Reply:You should send the flowers anyway.
Reply:I agree with you - it IS offensive, crass in the extreme. I%26#039;d send them a bouquet of flowers with a note telling them how I felt about their request and that the flowers were in honour of their dead mother, not them.

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Funeral etiquette?

I was just wondering what proper funeral etiquette is? Do you have to bring flowers to a funeral or can you just show up and then leave when it is over?

Funeral etiquette?
Flowers are usually sent prior to the funeral as a gesture of sympathy and honor. It depends on your relationship to the deceased person or to a family member. It%26#039;s perfectly alright to attend a service and leave, but you might want to speak to a member of the family, etc. Some people attend graveside services after the funeral. A sympathy card is also thoughtful for a friend who has lost a loved one.

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Funeral? Dating 2 months?

I%26#039;ve been dating a girl for about 2 months. Her grandmother died, and they are having the funeral this weekend. I am close to her(as close as one can be after only 2 months). She is not the type to ask me for anything. I doubt that she would ask me to go to the funeral, and has not. I have to work, and she knows that...yet I feel that I should do something for her and her family. Do you think it would be a mistake to send flowers to the funeral? Should I do anything else?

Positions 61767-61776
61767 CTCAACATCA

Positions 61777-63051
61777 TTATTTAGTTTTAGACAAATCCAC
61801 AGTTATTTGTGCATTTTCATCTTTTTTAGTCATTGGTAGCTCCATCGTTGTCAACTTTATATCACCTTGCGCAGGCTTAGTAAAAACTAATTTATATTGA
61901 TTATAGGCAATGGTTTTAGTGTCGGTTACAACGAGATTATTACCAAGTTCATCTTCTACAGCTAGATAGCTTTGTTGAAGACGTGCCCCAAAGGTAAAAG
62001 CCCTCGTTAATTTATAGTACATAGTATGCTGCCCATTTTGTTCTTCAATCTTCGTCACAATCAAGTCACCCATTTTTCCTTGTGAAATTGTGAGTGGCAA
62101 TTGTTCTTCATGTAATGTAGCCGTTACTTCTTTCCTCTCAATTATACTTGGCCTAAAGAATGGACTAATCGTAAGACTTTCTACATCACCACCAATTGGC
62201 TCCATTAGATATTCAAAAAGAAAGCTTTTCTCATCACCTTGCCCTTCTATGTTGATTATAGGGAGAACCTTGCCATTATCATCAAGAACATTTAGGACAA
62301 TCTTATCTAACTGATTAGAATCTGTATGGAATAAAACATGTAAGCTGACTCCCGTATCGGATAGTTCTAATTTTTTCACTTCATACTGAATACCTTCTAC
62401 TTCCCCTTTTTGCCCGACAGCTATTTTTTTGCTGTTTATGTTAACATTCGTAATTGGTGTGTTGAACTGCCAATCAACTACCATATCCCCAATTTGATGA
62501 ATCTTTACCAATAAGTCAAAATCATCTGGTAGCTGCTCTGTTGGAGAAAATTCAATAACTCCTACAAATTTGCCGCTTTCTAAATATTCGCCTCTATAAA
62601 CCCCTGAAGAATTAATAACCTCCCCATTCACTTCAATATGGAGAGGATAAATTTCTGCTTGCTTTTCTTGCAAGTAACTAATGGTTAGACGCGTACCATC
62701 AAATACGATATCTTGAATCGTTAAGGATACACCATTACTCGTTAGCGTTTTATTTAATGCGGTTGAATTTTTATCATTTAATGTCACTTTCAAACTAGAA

Thanks for your time!

Funeral? Dating 2 months?
Yes, I do think that you should send flowers.

It%26#039;ll show her that you care a lot.

Do It!
Reply:deff, send flowers thats rele sweet
Reply:i think that is a lovely idea :)

u sound like a sweet guys and that is very sweet .

yes for sure send them
Reply:If you really want this relationship to go anywhere, you should take a few hours off of work and respect this girl%26#039;s family by going to the wake, funeral, or at least pass by her home or something. You need to show herthat you can be there for her when she needs some support. She should not have to ask you, you know what is right and what you need to do.

Yes, please send flowers. Send the flowers and put some time aside to at least go to one of farewells to her grandmother. Otherwise, in a few days, you can expect your walking papers. Her family and her will always remember that you did not even come to the funeral to pay your respects.